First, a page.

In this story, Phil Ice explains that the American Public University System has long used predictive analytics, and as a result, their dropout rate has fallen by 17 percent through analysis of 187 data points that help pinpoint students who are likely to withdraw within the next five days. This story examines the use of predictive analytics in higher education and the importance of using that data on the front lines.
These slides are from a session with Ellen Wagner (Sage Road Productions) and Joel Hartman (University of Central Florida) for the PAR Framework project. The content presents an introduction to the emerging and evolving topics of “Big Data” and predictive analytics particularly as they apply to higher education and the use of data to improve student persistence and outcomes.
Video: EDUCAUSE Session description: “As provost of a regional university, Tristan Denley has pioneered a wide variety of initiatives to improve college completion and students’ academic success. These ideas stretch from institutional transformation and course redesign in a variety of disciplines, to the role of predictive analytics and data mining in higher education. His most recent work has created a course recommendation system that successfully pairs current students with the courses that best fit their talents and program of study for upcoming semesters.”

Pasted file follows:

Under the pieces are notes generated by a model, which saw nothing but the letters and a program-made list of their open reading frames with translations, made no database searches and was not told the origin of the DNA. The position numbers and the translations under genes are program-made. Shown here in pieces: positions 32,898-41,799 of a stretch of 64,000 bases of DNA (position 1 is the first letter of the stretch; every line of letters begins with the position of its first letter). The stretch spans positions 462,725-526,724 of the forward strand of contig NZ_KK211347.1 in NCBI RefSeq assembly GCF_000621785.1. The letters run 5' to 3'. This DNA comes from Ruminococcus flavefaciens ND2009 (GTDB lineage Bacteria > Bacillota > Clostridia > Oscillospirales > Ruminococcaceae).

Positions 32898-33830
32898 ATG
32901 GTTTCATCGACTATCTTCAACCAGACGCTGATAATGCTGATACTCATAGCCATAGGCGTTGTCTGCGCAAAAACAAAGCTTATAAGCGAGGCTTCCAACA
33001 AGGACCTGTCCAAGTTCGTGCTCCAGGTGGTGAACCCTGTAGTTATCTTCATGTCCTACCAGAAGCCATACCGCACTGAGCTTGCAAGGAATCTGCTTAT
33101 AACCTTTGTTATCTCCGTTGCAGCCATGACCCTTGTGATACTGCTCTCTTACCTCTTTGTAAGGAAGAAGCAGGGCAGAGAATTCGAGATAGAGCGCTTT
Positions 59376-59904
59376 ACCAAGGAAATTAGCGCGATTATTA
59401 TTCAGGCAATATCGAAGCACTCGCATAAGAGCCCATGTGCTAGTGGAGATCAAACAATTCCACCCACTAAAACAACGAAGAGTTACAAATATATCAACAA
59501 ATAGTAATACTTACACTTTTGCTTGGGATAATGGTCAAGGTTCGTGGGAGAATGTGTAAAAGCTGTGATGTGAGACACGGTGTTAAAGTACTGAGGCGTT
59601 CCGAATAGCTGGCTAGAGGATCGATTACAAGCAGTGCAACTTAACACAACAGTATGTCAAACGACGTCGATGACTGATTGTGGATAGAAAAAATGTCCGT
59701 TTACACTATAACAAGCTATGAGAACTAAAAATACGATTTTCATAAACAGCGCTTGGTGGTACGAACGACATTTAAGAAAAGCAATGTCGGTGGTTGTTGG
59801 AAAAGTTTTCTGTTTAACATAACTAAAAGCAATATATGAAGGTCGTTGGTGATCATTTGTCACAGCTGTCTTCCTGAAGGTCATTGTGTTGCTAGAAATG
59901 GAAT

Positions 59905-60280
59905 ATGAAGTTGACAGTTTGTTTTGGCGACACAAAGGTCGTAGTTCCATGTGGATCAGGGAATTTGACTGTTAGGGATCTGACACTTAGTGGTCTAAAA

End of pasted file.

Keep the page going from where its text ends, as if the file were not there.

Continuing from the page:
This article from Anthony Picciano, City University of New York, “examines the evolving world of big data and analytics in American higher education. Specifically, it will look at the nature of these concepts, provide basic definitions, consider possible applications, and last but not least, identify concerns about their implementation and growth.”